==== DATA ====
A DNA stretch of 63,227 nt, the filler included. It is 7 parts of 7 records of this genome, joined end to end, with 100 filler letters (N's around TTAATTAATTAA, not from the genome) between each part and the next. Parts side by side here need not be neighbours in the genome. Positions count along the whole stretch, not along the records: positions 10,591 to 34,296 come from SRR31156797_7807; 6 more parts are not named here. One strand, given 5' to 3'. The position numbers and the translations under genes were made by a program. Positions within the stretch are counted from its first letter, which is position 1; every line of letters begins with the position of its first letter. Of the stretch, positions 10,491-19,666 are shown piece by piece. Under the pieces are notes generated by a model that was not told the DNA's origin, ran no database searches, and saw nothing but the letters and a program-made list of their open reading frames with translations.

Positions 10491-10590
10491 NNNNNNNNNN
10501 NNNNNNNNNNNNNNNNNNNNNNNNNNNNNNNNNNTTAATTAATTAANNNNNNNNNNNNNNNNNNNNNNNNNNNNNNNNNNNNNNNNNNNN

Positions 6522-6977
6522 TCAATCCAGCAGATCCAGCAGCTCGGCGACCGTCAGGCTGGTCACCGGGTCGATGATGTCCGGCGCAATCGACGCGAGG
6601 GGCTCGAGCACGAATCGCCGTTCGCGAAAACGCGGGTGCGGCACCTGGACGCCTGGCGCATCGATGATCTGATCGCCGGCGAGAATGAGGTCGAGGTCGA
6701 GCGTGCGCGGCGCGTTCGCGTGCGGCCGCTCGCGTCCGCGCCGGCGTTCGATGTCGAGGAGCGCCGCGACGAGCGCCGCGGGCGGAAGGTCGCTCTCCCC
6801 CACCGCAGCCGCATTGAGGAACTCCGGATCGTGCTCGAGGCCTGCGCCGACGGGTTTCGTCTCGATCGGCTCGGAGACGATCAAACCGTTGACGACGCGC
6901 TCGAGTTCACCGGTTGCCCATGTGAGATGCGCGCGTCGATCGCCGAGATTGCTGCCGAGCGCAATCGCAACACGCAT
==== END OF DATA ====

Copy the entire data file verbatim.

A DNA stretch of 63,227 nt, the filler included. It is 7 parts of 7 records of this genome, joined end to end, with 100 filler letters (N's around TTAATTAATTAA, not from the genome) between each part and the next. Parts side by side here need not be neighbours in the genome. Positions count along the whole stretch, not along the records: positions 10,591 to 34,296 come from SRR31156797_7807; 6 more parts are not named here. One strand, given 5' to 3'. The position numbers and the translations under genes were made by a program. Positions within the stretch are counted from its first letter, which is position 1; every line of letters begins with the position of its first letter. Of the stretch, positions 10,491-19,666 are shown piece by piece. Under the pieces are notes generated by a model that was not told the DNA's origin, ran no database searches, and saw nothing but the letters and a program-made list of their open reading frames with translations.

Positions 10491-10590
10491 NNNNNNNNNN
10501 NNNNNNNNNNNNNNNNNNNNNNNNNNNNNNNNNNTTAATTAATTAANNNNNNNNNNNNNNNNNNNNNNNNNNNNNNNNNNNNNNNNNNNN

Positions 6522-6977
6522 TCAATCCAGCAGATCCAGCAGCTCGGCGACCGTCAGGCTGGTCACCGGGTCGATGATGTCCGGCGCAATCGACGCGAGG
6601 GGCTCGAGCACGAATCGCCGTTCGCGAAAACGCGGGTGCGGCACCTGGACGCCTGGCGCATCGATGATCTGATCGCCGGCGAGAATGAGGTCGAGGTCGA
6701 GCGTGCGCGGCGCGTTCGCGTGCGGCCGCTCGCGTCCGCGCCGGCGTTCGATGTCGAGGAGCGCCGCGACGAGCGCCGCGGGCGGAAGGTCGCTCTCCCC
6801 CACCGCAGCCGCATTGAGGAACTCCGGATCGTGCTCGAGGCCTGCGCCGACGGGTTTCGTCTCGATCGGCTCGGAGACGATCAAACCGTTGACGACGCGC
6901 TCGAGTTCACCGGTTGCCCATGTGAGATGCGCGCGTCGATCGCCGAGATTGCTGCCGAGCGCAATCGCAACACGCAT